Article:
44-year-old Joo Chiat bak kut teh restaurant closing on Friday due to shortage of manpower

The restaurant, known for its signature curry fish head and bak kut teh, has its roots from 1973.
The restaurant, known for its signature curry fish head and bak kut teh, has its roots from 1973.PHOTO: LIANHE WANBAO

SINGAPORE - A bak kut teh restaurant at Joo Chiat with 44 years of history is closing on Friday (June 30) due to manpower shortage, and customers have been flocking to the eatery for a last taste of its signature pork rib broth and curry fish head.

Lau Hock Guan Kee Bak Kut Teh, Fish Head Curry & Steam Fish started out as a street stall in Dunman Road in 1973, Lianhe Wanbao reported on Thursday.

It moved to its current location at 328 Joo Chiat Rd in 1985. It was run by two brothers - Chen Jingfu and Chen Jingyuan - for more than four decades, but older brother Chen Jingfu died in March this year.

The younger brother, 67-year-old Chen Jingyuan, told Wanbao that they were unable to retain staff for the past one to two years, and that local workers "wanted to quit after two days".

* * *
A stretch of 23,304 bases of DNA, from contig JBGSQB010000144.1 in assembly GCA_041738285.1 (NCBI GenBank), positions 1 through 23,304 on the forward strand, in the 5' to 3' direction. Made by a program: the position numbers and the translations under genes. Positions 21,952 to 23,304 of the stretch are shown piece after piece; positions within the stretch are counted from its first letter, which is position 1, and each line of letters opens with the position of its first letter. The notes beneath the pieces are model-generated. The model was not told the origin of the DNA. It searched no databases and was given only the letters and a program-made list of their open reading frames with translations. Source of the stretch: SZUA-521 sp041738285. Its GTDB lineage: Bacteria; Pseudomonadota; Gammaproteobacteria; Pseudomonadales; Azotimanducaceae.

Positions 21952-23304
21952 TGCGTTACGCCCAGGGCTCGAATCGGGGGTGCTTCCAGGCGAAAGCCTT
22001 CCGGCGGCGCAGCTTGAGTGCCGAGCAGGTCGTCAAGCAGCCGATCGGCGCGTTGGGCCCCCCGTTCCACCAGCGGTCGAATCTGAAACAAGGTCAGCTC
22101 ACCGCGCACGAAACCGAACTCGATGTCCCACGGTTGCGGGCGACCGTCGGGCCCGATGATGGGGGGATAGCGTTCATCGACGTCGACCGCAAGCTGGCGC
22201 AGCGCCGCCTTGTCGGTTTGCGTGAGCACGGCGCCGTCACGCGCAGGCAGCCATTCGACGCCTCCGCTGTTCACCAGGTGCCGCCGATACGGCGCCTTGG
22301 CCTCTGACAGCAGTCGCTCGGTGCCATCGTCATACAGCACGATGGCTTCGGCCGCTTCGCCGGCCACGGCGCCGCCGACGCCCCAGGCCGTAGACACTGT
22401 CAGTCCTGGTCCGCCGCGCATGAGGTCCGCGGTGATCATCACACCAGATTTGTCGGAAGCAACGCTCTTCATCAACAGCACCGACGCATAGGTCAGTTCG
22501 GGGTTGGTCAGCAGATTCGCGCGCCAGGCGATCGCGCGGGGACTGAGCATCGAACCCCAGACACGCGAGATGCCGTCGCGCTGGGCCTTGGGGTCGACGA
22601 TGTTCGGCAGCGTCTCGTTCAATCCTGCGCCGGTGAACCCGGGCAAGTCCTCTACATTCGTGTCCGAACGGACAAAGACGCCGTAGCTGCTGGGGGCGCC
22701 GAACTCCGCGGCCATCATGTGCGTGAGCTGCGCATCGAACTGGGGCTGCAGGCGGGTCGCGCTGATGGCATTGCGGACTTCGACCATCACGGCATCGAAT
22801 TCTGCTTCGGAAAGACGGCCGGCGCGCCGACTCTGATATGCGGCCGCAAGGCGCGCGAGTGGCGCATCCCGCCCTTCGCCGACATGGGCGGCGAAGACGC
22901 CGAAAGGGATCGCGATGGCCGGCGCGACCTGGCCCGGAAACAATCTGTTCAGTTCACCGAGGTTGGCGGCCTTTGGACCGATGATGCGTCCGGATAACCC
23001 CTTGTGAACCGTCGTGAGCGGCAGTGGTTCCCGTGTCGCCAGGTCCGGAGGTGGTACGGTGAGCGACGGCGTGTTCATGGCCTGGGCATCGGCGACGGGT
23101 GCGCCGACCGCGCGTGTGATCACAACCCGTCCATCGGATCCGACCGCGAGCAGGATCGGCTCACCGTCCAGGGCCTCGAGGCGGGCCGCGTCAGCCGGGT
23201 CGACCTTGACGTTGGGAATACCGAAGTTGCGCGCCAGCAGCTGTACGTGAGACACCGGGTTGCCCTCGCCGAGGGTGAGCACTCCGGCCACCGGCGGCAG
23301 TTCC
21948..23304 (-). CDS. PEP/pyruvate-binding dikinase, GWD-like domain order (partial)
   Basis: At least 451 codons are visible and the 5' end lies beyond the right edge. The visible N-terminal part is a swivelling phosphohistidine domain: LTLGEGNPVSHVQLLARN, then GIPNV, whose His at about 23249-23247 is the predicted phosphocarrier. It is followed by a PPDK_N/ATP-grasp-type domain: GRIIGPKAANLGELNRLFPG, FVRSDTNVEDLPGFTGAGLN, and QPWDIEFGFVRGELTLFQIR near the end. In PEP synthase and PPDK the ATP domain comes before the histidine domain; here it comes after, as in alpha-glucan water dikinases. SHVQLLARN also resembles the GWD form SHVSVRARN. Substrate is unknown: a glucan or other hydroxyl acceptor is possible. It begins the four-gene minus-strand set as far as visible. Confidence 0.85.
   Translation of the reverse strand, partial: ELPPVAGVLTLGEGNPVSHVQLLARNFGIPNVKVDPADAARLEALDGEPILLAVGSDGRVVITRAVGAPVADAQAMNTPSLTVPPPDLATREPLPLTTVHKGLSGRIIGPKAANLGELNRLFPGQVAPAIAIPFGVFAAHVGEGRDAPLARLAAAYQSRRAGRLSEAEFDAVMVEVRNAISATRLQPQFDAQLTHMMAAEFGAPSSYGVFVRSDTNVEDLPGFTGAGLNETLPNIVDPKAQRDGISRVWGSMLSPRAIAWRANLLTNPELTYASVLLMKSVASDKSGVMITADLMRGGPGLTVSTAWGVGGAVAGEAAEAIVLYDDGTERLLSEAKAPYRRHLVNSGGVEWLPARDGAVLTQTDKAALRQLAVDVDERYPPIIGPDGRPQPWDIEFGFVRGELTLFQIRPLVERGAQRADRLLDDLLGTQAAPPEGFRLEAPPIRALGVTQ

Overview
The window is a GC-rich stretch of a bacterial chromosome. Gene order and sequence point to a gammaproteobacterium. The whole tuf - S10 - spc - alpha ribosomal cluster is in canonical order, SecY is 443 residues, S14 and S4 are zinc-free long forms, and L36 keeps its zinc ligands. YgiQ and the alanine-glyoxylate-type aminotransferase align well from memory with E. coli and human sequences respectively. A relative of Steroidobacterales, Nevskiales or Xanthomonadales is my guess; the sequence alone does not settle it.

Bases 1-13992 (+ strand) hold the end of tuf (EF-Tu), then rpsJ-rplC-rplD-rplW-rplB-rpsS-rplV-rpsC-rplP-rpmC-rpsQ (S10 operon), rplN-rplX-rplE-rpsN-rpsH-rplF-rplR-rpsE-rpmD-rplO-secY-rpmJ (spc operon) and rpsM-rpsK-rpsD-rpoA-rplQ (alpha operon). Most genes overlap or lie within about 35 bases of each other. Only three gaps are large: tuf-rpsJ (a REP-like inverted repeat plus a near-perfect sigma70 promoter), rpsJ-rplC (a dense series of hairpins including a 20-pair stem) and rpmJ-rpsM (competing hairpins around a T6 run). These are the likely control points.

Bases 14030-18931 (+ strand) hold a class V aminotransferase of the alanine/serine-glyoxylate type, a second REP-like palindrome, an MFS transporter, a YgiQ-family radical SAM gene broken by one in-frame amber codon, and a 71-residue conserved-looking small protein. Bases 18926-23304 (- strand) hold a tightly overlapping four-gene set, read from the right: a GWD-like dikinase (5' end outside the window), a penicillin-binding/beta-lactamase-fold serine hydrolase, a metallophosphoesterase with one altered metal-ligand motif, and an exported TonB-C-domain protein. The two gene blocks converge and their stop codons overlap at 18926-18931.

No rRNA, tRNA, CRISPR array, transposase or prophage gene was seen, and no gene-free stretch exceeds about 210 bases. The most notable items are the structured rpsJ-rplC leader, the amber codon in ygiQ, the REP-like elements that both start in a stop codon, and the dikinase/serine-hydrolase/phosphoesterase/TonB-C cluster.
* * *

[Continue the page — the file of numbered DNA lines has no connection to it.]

He said extended family members used to help out but they became busy with looking after their grandchildren, and could not help any longer.

Mr Chen and his wife, along with an employee who has been with them for more than 30 years, handled the restaurant.

However, the employee quit in March this year after her husband had health problems.

Mr Chen decided to close the restaurant as he is short on manpower.

After customers heard of the news, they came flocking to the restaurant for last meals. Online, customers have shared photos and written tributes to the eatery.

Facebook user Reenie Poh shared photos of the restaurant on June 26. "Four more days till #LauHockGuanKee closes its shutters," she wrote.

She wrote that she visits for the selection of fish including curry fish, Teochew steamed fish and black bean fish.

Dennis Chong wrote on May 16 that he has been eating there for 13 years.

"(I'm) saddened to know they are closing because they feel they are getting old and they can't find good helpers to do prep and upkeep the standard of the food," he wrote. "All the heirloom of precious recipes will go with them with no next generation (to carry it on)."

Retiree Li Youfu, 75, told Wanbao that three generations of his family grew up eating at the restaurant.

Mr Li has been a loyal customer for 35 years.

He said he found out about the impending closure last week, and rushed to have a last meal.

Another customer, 40-year-old chef Zhong Jiwen, said he went to the restaurant at least 10 times after learning that it was closing.

"The chef's skills are very good, and the price is worth it, even I as a chef find it delicious," he said.